An enlisted sailor at Naval Base Point Loma tested “presumptive positive” on Sunday for the new strain of coronavirus.

That brings to three the number of sailors in San Diego County believed to have contracted COVID-19. The results are considered “presumptive positive” because they have not been certified by the Centers for Disease Control and Prevention.

“If people suspect that they might have been in close contact with someone who was sick, or you are feeling sick, please speak to a medical provider and your chain of command," said Navy Region Southwest spokesman Brian O’Rourke.

Quarantined off base, the latest patient is not assigned to one of the fast attack submarines homeported at Point Loma.

He was treated by Naval Medical Center San Diego personnel and his test conducted by the Naval Health Research Center.

He showed no symptoms before he tested positive, officials said. Investigators suspect his case is tied the first presumptive positive results for a sailor at Naval Base San Diego.

Although known for the warships that line its piers, Naval Base San Diego is also a major training site. Training Support Center San Diego is the central hub of support for Naval Education and Training Command efforts across the entire Pacific Rim, including instruction for surface warfare, submarine, security force, naval aviation and information warfare students.

Military medical workers are performing an ongoing contact investigation, tracing how the disease spread from patient to patient.

On Tuesday, investigators determined that Training Support Command is linked to a sailor on the amphibious warship Boxer who had attended a course there.

Those who have been exposed to all three sailors have been ordered to confine themselves to their residences or quarters and self-monitor for symptoms of coronavirus.

Depending on the results of the investigations, additional precautionary measures might be taken, officials added.

“Naval Base Point Loma is committed to taking every measure possible to protect the health of our force. We remain in close coordination with state and federal authorities, and public health authorities to ensure the well-being of our personnel and local population,” a prepared statement emailed to Navy Times said.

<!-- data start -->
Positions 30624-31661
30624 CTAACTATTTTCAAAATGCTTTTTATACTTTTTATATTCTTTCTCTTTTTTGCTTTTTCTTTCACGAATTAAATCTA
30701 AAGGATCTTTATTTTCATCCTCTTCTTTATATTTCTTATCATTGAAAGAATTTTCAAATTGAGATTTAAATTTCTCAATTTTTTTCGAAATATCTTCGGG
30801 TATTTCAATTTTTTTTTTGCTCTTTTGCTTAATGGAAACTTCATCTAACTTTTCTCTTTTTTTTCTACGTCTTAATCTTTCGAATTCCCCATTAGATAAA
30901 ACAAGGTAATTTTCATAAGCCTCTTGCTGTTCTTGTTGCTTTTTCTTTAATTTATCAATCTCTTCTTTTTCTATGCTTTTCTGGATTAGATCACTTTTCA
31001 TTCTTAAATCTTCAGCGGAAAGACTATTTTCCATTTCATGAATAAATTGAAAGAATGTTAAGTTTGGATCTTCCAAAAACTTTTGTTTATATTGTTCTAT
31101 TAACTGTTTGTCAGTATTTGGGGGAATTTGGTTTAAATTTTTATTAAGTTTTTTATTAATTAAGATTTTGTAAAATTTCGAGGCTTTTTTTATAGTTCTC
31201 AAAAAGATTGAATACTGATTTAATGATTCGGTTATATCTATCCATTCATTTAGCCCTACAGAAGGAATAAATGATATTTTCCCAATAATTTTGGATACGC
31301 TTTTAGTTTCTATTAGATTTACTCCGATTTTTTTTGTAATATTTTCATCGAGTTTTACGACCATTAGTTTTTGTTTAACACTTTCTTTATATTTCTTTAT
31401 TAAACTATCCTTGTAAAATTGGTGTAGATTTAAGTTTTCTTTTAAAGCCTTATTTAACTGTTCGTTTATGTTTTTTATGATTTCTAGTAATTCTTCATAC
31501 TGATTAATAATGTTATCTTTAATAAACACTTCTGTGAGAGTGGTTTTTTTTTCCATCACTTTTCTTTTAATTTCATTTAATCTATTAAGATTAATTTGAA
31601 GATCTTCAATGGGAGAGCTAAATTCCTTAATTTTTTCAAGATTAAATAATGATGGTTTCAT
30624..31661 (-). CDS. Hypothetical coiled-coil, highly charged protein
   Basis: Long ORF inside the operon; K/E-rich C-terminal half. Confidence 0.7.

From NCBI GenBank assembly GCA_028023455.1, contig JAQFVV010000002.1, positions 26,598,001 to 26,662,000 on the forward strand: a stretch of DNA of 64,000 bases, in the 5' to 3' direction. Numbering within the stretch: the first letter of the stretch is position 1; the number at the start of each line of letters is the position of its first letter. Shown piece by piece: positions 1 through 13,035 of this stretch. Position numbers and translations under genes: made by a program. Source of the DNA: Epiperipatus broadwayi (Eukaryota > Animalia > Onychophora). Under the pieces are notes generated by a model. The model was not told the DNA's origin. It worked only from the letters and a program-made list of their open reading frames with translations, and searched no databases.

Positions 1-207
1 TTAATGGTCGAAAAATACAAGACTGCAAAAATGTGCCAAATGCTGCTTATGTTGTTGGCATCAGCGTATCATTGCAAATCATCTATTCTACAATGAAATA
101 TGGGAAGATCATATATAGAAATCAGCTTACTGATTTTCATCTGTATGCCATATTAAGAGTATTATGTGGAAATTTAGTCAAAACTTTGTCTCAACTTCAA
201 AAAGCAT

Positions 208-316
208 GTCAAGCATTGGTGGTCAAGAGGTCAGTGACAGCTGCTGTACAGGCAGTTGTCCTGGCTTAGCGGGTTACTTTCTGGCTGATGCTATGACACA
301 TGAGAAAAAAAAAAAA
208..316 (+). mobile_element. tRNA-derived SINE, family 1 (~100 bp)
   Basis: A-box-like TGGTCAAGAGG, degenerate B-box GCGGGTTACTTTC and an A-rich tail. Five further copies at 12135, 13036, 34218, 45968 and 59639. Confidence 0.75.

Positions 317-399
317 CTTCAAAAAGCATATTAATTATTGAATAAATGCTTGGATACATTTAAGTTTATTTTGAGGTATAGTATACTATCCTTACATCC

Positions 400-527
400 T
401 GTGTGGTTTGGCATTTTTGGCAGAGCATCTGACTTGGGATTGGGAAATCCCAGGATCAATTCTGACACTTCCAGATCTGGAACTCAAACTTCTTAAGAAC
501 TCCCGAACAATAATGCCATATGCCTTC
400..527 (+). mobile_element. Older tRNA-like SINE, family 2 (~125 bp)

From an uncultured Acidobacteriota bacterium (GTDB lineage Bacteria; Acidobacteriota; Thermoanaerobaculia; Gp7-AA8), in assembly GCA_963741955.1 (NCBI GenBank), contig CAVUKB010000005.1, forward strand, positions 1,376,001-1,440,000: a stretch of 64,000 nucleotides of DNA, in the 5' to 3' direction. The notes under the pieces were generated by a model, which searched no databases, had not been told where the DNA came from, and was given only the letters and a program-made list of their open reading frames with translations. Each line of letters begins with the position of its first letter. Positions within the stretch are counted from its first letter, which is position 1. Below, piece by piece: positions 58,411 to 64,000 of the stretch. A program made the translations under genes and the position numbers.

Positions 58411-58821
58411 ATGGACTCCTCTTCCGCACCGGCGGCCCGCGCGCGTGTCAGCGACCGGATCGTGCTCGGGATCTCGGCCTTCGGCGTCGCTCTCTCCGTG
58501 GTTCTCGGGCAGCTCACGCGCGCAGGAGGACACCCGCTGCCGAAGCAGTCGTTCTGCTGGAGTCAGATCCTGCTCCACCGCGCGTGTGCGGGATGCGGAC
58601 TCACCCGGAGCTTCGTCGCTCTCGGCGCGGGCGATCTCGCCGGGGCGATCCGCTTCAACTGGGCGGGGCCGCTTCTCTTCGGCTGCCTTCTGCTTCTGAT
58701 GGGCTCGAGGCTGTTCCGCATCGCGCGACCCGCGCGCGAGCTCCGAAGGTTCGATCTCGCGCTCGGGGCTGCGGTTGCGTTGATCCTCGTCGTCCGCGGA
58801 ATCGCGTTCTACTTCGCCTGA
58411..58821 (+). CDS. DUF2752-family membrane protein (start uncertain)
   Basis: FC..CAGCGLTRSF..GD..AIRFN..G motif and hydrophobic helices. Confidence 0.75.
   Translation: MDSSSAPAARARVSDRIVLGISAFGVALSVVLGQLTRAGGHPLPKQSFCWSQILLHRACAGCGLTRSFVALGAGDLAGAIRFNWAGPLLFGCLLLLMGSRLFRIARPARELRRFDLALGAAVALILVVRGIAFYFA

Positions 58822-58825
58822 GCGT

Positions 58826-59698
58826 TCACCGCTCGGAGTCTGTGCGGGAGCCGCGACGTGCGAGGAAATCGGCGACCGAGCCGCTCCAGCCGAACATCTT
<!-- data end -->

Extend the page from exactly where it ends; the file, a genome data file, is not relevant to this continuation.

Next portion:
While O’Rourke could not discuss specific details about any of the cases, he told Navy Times that his region is implementing a series of escalating steps to stop the spread of the disease.

With San Diego schools and universities shuttered and restaurants closing as people try to avoid social contact amid a global pandemic, Navy leaders are prodding uniformed and civilian personnel to begin teleworking from home, shifting their schedules and staying out of cramped offices, O’Rourke said.

“Our goal at the base and throughout the region is to send as many people home as we can while still supporting the fleet, which is our primary mission,” he said.

Navy Times editor’s note: This story has been updated to show that investigators determined that at least two of the three San Diego County cases involving sailors are linked to the NETC schoolhouse at Naval Base San Diego.

Prine came to Navy Times after stints at the San Diego Union-Tribune and Pittsburgh Tribune-Review. He served in the Marine Corps and the Pennsylvania Army National Guard. His awards include the Joseph Galloway Award for Distinguished Reporting on the military, a first prize from Investigative Reporters & Editors and the Combat Infantryman Badge.

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